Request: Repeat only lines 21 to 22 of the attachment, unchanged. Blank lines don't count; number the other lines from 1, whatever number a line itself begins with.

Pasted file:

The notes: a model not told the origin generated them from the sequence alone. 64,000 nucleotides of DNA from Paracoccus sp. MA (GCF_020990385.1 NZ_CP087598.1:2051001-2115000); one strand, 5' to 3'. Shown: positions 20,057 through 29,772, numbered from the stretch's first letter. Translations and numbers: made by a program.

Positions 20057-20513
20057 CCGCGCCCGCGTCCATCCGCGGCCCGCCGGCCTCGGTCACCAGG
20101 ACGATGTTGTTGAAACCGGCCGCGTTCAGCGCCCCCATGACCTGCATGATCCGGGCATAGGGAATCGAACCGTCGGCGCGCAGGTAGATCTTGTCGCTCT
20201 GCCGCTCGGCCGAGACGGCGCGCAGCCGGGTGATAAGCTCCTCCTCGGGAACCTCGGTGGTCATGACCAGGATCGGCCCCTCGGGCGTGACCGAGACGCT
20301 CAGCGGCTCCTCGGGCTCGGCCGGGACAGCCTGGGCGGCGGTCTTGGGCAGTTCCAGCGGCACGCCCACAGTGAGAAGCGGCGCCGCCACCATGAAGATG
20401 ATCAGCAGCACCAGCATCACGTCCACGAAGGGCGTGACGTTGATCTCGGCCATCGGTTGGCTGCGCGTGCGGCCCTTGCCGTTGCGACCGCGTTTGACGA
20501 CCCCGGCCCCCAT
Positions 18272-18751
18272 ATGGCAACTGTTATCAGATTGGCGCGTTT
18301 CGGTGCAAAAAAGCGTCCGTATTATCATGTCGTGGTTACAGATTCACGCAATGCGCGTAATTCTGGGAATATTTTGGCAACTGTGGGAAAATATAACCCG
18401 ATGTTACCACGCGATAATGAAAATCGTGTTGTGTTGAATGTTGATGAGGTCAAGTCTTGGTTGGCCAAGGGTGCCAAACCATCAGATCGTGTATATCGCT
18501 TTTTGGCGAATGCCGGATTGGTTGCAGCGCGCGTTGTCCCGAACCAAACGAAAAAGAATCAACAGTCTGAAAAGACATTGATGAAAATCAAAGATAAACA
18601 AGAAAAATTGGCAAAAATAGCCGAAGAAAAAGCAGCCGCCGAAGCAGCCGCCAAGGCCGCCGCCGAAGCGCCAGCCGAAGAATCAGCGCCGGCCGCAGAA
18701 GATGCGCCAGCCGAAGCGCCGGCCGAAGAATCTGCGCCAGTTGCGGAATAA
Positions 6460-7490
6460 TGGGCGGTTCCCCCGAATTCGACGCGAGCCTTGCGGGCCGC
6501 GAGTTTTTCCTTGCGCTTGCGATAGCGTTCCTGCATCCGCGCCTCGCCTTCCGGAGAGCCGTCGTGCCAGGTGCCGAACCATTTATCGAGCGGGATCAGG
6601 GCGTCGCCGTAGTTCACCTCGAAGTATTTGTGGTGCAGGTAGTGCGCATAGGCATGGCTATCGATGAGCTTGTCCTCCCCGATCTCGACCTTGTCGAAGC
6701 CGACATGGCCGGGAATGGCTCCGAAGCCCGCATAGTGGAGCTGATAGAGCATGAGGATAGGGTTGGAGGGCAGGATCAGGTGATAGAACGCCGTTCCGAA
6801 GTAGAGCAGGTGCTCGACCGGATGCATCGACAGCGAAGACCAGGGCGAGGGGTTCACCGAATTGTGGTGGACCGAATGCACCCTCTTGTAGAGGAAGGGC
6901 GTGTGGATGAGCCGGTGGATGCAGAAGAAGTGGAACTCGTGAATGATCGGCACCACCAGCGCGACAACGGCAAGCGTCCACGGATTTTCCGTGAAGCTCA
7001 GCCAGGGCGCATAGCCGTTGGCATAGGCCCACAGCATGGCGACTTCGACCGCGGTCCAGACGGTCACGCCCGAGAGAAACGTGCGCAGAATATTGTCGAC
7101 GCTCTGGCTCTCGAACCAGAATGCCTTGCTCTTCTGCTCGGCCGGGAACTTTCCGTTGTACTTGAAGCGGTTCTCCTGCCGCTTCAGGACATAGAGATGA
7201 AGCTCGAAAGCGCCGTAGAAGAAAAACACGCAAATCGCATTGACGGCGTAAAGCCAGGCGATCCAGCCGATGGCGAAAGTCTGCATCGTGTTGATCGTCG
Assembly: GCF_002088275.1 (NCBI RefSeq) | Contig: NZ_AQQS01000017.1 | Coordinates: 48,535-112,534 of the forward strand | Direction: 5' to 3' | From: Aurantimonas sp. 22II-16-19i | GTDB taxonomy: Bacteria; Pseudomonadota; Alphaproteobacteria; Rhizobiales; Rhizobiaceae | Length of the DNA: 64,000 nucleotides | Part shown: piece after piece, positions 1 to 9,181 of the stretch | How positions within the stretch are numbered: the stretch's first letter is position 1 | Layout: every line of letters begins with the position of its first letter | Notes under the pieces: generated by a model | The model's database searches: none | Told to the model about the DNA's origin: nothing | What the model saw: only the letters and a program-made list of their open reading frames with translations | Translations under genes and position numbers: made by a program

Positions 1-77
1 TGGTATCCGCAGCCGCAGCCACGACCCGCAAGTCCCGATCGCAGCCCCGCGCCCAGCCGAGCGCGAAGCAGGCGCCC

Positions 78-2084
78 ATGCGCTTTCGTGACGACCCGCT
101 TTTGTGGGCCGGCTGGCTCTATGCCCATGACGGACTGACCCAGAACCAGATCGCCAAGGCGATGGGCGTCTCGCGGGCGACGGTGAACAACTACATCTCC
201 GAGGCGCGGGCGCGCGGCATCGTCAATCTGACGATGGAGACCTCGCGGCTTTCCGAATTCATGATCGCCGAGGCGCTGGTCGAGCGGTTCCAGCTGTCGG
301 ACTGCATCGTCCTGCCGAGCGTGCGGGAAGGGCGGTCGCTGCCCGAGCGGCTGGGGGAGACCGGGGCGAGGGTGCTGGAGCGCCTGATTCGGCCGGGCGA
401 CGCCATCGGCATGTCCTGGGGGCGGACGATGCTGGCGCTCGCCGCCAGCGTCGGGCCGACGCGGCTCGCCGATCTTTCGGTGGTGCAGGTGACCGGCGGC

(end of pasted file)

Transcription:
6801 GTAGAGCAGGTGCTCGACCGGATGCATCGACAGCGAAGACCAGGGCGAGGGGTTCACCGAATTGTGGTGGACCGAATGCACCCTCTTGTAGAGGAAGGGC
6901 GTGTGGATGAGCCGGTGGATGCAGAAGAAGTGGAACTCGTGAATGATCGGCACCACCAGCGCGACAACGGCAAGCGTCCACGGATTTTCCGTGAAGCTCA